The result of this engagement is the following summary of industry’s observations, and suggestions from industry on what constitutes reasonable and unreasonable behaviours within a transaction approval process. Industry believes that adhering to reasonable behaviours will support maximising economic recovery, ensuring the right assets are in the right hands, and reducing transaction costs.

This summary of industry’s observations does not create any regulatory burden, but reinforces the importance of adhering to the TBP guidance created by industry. However, if parties continue to report to the OGA or exhibit what industry may regard as unreasonable behaviours on transactions, the OGA may consider using its powers to address such behaviours.

 

Summary of industry’s views on what constitutes reasonable behaviour:

  • For all parties to behave in accordance with the relevant OGA’s Stewardship Expectations, agreed industry voluntary codes (e.g. Infrastructure Code of Practice, Commercial Code of Practice) and current best practices (Transaction Best Practice), and to commit to a positive working relationship.
  • For the buyer and seller to put in place a transaction engagement plan for discussion with JV partners once the Sale & Purchase Agreement is signed. This should include a realistic timetable which reflects how long it might take for JV partners to respond (considering public holidays, complexity of the deal, etc.). Further, the plan should consider any existing issues in the JV that could impact or delay approval, including the possibility of pre-emption by JV partners and be mindful of separate transition to operatorship workstreams and the time that this could take. It should also consider other parties whose consent will be needed, such as infrastructure providers.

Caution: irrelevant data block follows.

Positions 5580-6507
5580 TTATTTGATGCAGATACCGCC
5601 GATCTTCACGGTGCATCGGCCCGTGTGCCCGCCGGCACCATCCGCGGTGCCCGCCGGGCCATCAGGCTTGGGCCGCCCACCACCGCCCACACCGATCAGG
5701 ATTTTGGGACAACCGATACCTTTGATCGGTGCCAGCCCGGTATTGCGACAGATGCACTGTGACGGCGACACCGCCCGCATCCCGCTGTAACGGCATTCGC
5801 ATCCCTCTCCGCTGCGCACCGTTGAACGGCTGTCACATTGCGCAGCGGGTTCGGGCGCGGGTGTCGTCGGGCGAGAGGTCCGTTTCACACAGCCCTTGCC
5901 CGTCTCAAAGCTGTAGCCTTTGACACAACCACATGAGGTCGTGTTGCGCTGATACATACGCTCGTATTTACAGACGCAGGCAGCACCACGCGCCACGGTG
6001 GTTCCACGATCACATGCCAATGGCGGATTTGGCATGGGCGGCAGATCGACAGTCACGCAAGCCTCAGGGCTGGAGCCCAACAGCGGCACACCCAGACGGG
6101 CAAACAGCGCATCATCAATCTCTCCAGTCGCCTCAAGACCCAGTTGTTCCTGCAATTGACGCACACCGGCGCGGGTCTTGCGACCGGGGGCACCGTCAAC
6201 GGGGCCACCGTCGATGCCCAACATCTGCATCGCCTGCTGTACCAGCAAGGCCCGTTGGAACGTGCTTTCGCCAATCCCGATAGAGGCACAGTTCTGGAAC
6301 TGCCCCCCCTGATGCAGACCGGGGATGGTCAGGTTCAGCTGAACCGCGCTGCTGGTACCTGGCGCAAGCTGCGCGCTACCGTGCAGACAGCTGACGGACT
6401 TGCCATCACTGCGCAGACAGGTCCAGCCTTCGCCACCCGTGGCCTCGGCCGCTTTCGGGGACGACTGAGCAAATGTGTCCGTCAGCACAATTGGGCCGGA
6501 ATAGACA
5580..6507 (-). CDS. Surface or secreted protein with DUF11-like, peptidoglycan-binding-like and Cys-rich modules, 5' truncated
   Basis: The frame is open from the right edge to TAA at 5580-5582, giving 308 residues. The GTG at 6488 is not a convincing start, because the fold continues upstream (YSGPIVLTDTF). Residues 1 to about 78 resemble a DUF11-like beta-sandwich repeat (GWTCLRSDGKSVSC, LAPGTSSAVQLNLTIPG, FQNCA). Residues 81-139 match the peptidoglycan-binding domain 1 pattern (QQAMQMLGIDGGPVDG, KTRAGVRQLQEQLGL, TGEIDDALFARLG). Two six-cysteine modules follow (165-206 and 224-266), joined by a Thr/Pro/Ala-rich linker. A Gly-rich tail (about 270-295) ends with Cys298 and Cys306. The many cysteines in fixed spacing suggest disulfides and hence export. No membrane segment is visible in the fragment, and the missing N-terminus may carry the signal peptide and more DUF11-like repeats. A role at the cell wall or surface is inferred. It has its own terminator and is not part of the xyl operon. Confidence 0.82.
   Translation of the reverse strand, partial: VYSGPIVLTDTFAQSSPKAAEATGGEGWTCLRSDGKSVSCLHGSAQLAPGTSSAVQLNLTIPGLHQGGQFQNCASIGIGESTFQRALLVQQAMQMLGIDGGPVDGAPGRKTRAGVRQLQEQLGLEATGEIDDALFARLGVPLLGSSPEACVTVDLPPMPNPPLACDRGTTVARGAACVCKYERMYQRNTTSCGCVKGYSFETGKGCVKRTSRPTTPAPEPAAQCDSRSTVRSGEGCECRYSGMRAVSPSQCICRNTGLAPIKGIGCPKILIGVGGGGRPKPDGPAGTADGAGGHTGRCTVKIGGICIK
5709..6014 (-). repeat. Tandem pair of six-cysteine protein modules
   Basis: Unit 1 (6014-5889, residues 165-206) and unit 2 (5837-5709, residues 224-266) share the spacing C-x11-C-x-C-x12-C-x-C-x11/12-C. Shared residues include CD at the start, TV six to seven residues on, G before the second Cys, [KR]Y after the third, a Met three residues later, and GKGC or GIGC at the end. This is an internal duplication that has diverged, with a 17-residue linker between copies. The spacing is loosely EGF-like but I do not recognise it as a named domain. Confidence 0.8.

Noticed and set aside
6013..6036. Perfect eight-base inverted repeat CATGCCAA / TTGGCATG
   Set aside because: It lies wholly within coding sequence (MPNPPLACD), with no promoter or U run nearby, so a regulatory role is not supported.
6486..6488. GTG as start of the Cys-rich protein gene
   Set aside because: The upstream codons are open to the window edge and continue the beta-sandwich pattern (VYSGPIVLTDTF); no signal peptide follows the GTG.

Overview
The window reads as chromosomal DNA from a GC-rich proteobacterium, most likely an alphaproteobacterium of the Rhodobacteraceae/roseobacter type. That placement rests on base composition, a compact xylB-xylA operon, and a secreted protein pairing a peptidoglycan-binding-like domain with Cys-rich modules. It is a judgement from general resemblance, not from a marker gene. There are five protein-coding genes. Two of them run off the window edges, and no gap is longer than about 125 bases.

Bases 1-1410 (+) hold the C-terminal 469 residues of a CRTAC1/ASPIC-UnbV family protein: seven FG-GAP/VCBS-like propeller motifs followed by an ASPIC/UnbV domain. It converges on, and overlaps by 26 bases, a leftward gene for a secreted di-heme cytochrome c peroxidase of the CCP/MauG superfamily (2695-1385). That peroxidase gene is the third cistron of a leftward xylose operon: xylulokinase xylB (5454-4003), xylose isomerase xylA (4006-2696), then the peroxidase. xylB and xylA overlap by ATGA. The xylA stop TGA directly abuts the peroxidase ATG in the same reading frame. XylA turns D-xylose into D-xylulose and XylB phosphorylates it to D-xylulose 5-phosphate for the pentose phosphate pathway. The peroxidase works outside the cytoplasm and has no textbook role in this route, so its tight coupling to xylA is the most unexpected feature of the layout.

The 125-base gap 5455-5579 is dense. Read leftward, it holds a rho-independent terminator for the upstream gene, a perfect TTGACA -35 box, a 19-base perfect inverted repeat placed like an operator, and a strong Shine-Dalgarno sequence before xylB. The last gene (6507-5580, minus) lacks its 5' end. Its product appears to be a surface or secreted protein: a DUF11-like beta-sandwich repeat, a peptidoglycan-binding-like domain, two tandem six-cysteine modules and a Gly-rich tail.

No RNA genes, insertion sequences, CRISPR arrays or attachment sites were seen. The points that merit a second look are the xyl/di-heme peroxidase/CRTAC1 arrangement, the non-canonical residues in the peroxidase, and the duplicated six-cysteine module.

• For there to be early and open dialogue to articulate matters of concern upfront, accepting of bona fide issues, with particular regard to technical capability to operate (if appropriate). JV Partners should be clear on what their concerns are and what is required from a buyer or seller to mitigate those concerns e.g. state the basis for calculating a financial guarantee and avoid the “guess again” approach.
  • For issues relating to financial (and where applicable) technical capability, for the buyer and seller to be transparent and to have considered how to address legitimate concerns and/or risks faced by the JV.
  • For a “capability pack” to be provided by the buyer to cover financial, technical and operational capability. The pack should clearly set out to JV partners how the buyer demonstrates capability in these areas and be prepared to fully explain buyer funding arrangements to partners.
  • In consideration of the assessment of financial and technical capability, JV partners should have timely access to required resource and materials provided by the buyer and seller, either in the capability pack or in response to JV partner queries and should address any, technical and financial concerns in parallel.